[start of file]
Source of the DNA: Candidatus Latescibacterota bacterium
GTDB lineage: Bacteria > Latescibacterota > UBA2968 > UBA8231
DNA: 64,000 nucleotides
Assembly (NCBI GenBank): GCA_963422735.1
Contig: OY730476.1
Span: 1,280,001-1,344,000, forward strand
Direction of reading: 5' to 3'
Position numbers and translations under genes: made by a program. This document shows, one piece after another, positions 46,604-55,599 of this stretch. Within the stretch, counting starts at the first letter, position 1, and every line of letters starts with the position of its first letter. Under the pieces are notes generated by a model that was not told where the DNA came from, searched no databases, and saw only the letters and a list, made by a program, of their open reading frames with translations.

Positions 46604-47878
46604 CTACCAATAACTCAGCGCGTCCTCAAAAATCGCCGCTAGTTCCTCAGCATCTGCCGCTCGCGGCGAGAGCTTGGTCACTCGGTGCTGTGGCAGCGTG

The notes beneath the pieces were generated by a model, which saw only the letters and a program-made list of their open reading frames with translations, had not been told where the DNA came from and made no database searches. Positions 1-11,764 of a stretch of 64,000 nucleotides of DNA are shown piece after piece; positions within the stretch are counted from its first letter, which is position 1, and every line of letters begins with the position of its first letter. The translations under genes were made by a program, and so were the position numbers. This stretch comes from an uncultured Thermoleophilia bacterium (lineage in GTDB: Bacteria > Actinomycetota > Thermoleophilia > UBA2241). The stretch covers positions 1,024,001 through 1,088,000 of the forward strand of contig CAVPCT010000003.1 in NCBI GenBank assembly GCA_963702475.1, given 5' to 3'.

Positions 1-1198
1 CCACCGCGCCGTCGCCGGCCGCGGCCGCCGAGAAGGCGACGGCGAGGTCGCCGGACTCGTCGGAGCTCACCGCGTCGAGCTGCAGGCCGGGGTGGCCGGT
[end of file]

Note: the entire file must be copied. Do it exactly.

Source of the DNA: Candidatus Latescibacterota bacterium
GTDB lineage: Bacteria > Latescibacterota > UBA2968 > UBA8231
DNA: 64,000 nucleotides
Assembly (NCBI GenBank): GCA_963422735.1
Contig: OY730476.1
Span: 1,280,001-1,344,000, forward strand
Direction of reading: 5' to 3'
Position numbers and translations under genes: made by a program. This document shows, one piece after another, positions 46,604-55,599 of this stretch. Within the stretch, counting starts at the first letter, position 1, and every line of letters starts with the position of its first letter. Under the pieces are notes generated by a model that was not told where the DNA came from, searched no databases, and saw only the letters and a list, made by a program, of their open reading frames with translations.

Positions 46604-47878
46604 CTACCAATAACTCAGCGCGTCCTCAAAAATCGCCGCTAGTTCCTCAGCATCTGCCGCTCGCGGCGAGAGCTTGGTCACTCGGTGCTGTGGCAGCGTG

The notes beneath the pieces were generated by a model, which saw only the letters and a program-made list of their open reading frames with translations, had not been told where the DNA came from and made no database searches. Positions 1-11,764 of a stretch of 64,000 nucleotides of DNA are shown piece after piece; positions within the stretch are counted from its first letter, which is position 1, and every line of letters begins with the position of its first letter. The translations under genes were made by a program, and so were the position numbers. This stretch comes from an uncultured Thermoleophilia bacterium (lineage in GTDB: Bacteria > Actinomycetota > Thermoleophilia > UBA2241). The stretch covers positions 1,024,001 through 1,088,000 of the forward strand of contig CAVPCT010000003.1 in NCBI GenBank assembly GCA_963702475.1, given 5' to 3'.

Positions 1-1198
1 CCACCGCGCCGTCGCCGGCCGCGGCCGCCGAGAAGGCGACGGCGAGGTCGCCGGACTCGTCGGAGCTCACCGCGTCGAGCTGCAGGCCGGGGTGGCCGGT